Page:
NBA Draft Profile: How Would Joel Embiid Fit in With Los Angeles Lakers?

2014 NBA Draft

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As we are rapidly approaching March Madness, as well as the conclusion of college basketball season, this is the time for NBA prospects to prove to teams that the franchise should select them. One of these prospects is Joel Embiid of the Kansas Jayhawks. Embiid has been projected as the No. 1 pick in the draft this year on more than one occasion. At the beginning of the season, it appeared as if Jabari Parker had that spot reserved, but Embiid has managed to steal the attention away from him.

Although Embiid is not the absolutely best player in college basketball at the moment, he certainly seems like the player with the biggest upside. Legitimate centers come sparingly today. One could literally count the number of elite centers in the league right now on one hand; that is how rare they are in today’s game. This is one of the main reasons why scouts are so high on Embiid. He is a pure 7-footer who enjoys playing near the basket. His season numbers do not jump out at you — 11 points per game and eight rebounds per game — and certainly not when compared to an Andrew Wiggins or Parker, for example. However, watching Embiid play is totally different. His mere presence alone impacts the game mainly due to the fact that he is such a large force.

Defense is always a main concern of prospects, but Embiid shatters any of those concerns with the potential that he has shown thus far on the defensive end. The reason I say potential is because his defense is not polished just yet since Embiid has only been playing basketball for about four years now. The majority of college basketball players have been playing for the entirety of their lives, so to put Embiid up there as the heavily-favored No. 1 pick says a lot. Rim protection is his biggest strength as he has come up with a multitude of impressive blocks this season. Any weaknesses in terms of defense are mainly fundamentals that can be taught upon his arrival to whichever team that drafts him. Again Embiid has been playing for such a short amount of time, he cannot be expected to pick up every minor detail that quickly.

Furthermore, on the offensive end, he has shown flashes of brilliance in the post, but also flashes of foolishness as well. Embiid tends to panic when he gets trapped in the paint, usually resulting in a turnover. This should not really be a cause for concern unless he consistently does this game after game. As for his post-game, Embiid is a very solid scorer from the block. His footwork is what is the most impressive, especially when he shows off his little dream shake once in a while. He appears to compare to that of Andre Drummond, who has the expectations of a superstar.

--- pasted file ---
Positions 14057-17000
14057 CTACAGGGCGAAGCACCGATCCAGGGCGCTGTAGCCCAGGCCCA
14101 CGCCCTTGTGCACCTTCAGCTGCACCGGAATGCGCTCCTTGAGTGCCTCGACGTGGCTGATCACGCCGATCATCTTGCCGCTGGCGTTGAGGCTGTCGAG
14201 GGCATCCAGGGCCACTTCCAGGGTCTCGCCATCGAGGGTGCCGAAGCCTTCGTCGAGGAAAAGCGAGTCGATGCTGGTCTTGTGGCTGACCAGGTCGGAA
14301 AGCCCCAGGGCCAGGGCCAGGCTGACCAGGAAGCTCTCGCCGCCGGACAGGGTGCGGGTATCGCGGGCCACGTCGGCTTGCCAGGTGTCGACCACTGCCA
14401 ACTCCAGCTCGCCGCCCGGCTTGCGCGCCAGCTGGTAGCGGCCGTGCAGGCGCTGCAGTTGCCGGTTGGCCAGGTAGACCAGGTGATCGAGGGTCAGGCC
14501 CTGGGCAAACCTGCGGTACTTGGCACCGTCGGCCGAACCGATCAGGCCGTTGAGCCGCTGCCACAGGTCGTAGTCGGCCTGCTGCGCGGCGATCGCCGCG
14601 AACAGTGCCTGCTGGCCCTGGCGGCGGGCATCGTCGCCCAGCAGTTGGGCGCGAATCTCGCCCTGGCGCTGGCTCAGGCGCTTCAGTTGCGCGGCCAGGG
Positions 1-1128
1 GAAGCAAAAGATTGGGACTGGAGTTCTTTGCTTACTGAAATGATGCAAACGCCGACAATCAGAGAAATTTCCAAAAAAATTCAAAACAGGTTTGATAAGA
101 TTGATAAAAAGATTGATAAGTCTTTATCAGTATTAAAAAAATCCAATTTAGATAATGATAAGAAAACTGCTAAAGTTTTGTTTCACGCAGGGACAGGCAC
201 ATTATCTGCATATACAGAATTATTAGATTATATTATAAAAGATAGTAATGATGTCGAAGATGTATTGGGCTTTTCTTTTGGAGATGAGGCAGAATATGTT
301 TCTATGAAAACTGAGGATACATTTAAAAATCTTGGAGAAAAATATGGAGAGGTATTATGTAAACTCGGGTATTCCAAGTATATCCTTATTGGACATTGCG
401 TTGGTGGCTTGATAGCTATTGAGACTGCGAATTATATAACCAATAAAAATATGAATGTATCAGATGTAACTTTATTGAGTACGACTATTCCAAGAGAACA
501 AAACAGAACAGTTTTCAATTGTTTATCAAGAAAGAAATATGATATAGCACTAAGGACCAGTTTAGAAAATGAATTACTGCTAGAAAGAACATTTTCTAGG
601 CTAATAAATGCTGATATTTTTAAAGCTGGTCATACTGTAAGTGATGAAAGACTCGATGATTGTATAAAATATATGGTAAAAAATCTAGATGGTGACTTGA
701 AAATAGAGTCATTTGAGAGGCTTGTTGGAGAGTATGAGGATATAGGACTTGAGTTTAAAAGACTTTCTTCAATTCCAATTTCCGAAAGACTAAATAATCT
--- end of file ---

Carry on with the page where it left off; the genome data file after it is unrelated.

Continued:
The Los Angeles Lakers will be on the prowl for a center this summer, and even more so if Pau Gasol decides to walk in free agency. Embiid would be the perfect fit in Los Angeles alongside Kobe Bryant, who is at his best with a productive center in the lane. Even after the Kobe era, it appears as if Embiid will be the top prospect to build a team around with players like Kevin Love hitting the free-agency market in the near future. With all of the cap space this summer, if the Lakers were to draft Embiid, the team could easily find players who compliment both him and Bryant for the upcoming years. If Los Angeles is not able to draft him, Mitch Kupchak must find a way to acquire him via trade. He will be a key for the Lakers moving forward if the team plans on competing.

Joseph Crevier covers the Los Angeles Lakers for RantSports.com. Follow him on Twitter, @RealJoeCrev, and Facebook or add him to your network on Google.

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  • J Taylor

    Embiid may be the best talent in the draft. And would be an asset to any team.
    But,
    His lack of defense and rebounding presents a slight miss match for the Lakers and their tradition with Centers. From a pure “match” perspective, Cauley-Stein is a better prospect as his defense and presence in the paint may be more important. (Think: Poor-man’s Dwight Howard.)

    If the team can get Pau to return, and/or Love to sign, the need for offense through the C position isn’t as important. The team did quite well making Bynum the #3/#4 option and a defensive specialist.

    It’s too bad the team doesn’t have a second pick in the mid-teens…..

    • Joe Crevier

      I totally agree with you, but I think the defense will come with more experience. Embiid has only played basketball for about 4 years now, so with his build and ability to be mobile on the floor, his defense should improve drastically.

  • Kay Carter

    i agree, could be next great Laker’s center imo